posted on 14 August 2016
From last week:
I know. Boring.
It has now been FIVE weeks since the market broke out of its 18-month consolidation process at which time I laid out the case to increase equity exposure in portfolios. I have been repeating that case here each week, primarily for new readers, with not opportunity to adjust exposures as of yet.
That is a fair question.
Managing money is about managing the risk of loss. Notice that I did not say "creating returns."
If I manage portfolios against the potential of long-term impairment of capital, the creation of returns becomes a byproduct of that effort.
Currently, while there is a very bearish case to be made from the deterioration of economic and fundamental variables relative to the market, the current technical price dynamics are both bullish and positively trending. Therefore, as a money manager, I want to maintain exposure to the equity markets until such time as the technical price dynamics change from bullish to bearish.
I have stated repeatedly over the last couple of weeks that the breakout of the market above the 18-month consolidation range was bullish and demands an increase in equity exposure. However, such an increase must be done when the risk-to-reward ratio is favorable which is what I am currently patiently waiting for. I have laid out the potential price corrections needed to both warrant, and negate, such an equity exposure increase.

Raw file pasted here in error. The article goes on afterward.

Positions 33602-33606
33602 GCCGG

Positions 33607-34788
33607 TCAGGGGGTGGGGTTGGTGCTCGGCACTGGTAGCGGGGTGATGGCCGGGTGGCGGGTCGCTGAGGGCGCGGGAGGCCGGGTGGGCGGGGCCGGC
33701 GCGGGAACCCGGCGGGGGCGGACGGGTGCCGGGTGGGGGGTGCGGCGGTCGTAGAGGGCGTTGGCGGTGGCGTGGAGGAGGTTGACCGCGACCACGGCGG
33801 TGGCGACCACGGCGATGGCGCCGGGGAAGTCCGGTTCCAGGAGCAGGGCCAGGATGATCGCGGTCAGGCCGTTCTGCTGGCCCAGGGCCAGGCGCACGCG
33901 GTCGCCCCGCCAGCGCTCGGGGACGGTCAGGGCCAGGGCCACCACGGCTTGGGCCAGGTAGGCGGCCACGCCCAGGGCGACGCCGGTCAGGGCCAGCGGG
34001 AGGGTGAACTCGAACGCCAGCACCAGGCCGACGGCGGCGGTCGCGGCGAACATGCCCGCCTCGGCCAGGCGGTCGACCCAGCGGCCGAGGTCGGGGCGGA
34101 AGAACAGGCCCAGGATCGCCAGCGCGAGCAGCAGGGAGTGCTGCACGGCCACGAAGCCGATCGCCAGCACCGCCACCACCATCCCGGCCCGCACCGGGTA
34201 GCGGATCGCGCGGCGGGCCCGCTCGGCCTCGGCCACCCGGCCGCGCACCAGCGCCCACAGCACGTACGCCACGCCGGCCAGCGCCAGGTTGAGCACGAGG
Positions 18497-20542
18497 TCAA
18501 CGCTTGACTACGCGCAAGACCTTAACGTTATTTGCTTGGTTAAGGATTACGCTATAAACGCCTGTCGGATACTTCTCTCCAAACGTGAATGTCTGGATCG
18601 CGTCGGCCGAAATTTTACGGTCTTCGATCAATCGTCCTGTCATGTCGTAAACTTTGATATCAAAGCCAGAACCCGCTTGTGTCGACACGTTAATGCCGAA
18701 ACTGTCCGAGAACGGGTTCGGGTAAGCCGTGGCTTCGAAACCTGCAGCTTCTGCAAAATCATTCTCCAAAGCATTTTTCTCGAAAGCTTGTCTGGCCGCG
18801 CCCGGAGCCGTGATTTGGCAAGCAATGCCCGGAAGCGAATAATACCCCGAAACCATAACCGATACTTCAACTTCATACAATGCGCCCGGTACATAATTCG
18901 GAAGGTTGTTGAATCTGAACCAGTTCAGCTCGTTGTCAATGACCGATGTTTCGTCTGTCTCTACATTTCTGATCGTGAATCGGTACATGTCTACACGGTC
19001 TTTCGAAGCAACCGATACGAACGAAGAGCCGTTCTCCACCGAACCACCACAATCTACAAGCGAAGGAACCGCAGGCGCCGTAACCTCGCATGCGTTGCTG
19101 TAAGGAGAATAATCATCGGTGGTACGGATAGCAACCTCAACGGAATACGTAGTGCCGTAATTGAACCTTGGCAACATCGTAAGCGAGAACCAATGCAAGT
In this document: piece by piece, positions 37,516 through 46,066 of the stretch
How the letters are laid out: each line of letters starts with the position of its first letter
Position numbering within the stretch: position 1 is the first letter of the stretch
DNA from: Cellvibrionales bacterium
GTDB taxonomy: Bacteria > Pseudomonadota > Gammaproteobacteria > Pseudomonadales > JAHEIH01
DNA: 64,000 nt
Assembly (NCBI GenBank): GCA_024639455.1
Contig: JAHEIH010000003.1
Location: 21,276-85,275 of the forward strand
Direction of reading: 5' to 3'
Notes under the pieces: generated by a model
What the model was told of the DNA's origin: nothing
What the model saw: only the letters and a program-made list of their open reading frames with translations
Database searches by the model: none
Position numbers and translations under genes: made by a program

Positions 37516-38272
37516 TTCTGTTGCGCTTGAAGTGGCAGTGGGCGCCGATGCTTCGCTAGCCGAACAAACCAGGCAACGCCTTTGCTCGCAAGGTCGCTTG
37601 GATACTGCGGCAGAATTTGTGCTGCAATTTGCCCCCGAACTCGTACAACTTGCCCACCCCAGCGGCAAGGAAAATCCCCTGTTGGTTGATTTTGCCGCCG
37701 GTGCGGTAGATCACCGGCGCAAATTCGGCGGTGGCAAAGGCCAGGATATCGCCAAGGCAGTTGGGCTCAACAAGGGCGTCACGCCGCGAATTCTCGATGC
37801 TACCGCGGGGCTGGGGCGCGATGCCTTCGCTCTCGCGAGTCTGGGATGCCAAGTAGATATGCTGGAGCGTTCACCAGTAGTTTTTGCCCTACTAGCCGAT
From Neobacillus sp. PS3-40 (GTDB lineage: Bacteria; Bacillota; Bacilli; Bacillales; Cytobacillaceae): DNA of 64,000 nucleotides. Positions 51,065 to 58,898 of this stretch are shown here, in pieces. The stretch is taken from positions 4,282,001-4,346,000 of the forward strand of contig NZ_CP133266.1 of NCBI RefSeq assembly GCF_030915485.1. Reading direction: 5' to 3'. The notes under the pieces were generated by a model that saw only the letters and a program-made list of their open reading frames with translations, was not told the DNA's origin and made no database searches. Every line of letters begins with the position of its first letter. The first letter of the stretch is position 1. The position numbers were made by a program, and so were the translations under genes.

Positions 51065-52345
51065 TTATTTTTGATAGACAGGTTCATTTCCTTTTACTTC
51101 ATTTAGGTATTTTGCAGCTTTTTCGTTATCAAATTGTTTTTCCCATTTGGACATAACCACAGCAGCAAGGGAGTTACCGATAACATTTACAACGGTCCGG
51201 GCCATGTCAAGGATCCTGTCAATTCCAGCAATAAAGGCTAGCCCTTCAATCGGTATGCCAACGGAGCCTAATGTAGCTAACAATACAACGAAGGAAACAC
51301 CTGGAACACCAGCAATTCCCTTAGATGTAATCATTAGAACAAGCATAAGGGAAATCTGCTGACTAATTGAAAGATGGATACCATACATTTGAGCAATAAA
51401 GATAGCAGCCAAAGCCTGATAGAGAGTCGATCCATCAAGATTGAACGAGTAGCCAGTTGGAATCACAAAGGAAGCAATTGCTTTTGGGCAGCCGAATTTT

As Doug Kass noted this past week, there is a trio of factors pushing stocks higher.
The "big chart" of technical underpinnings clearly suggest that while prices are bullish, the underlying "health" of the market remains weak.
What Can Go Wrong? A Lot!
Unfortunately, several factors could cause an unceremonious change in the market's direction at any moment. As Doug notes:
The Bottom Line
I agree with Doug. The view of "TTID" or "TINA" will likely end very badly for investors over the longer-term time frame. Distortions of price from reality are short-term, emotionally driven, cycles.
However, in the short-term, we must recognize the potential for the markets to remain "irrational" longer than logic would currently dictate. This is why I am cautiously managing portfolio risk and allowing the markets to "tell me" what to do rather than guessing at it.
What happens over the next few days to weeks is really anyone's guess. The data continues to suggest some sort of corrective action over the next two months (as discussed previously) which will provide a better risk/reward setup for increasing equity exposure in the short-term.
But, over the longer-term time horizon, I am unashamedly bearish as the current detachment between prices and fundamental reality can not last forever.
Eventually, something's gotta give.
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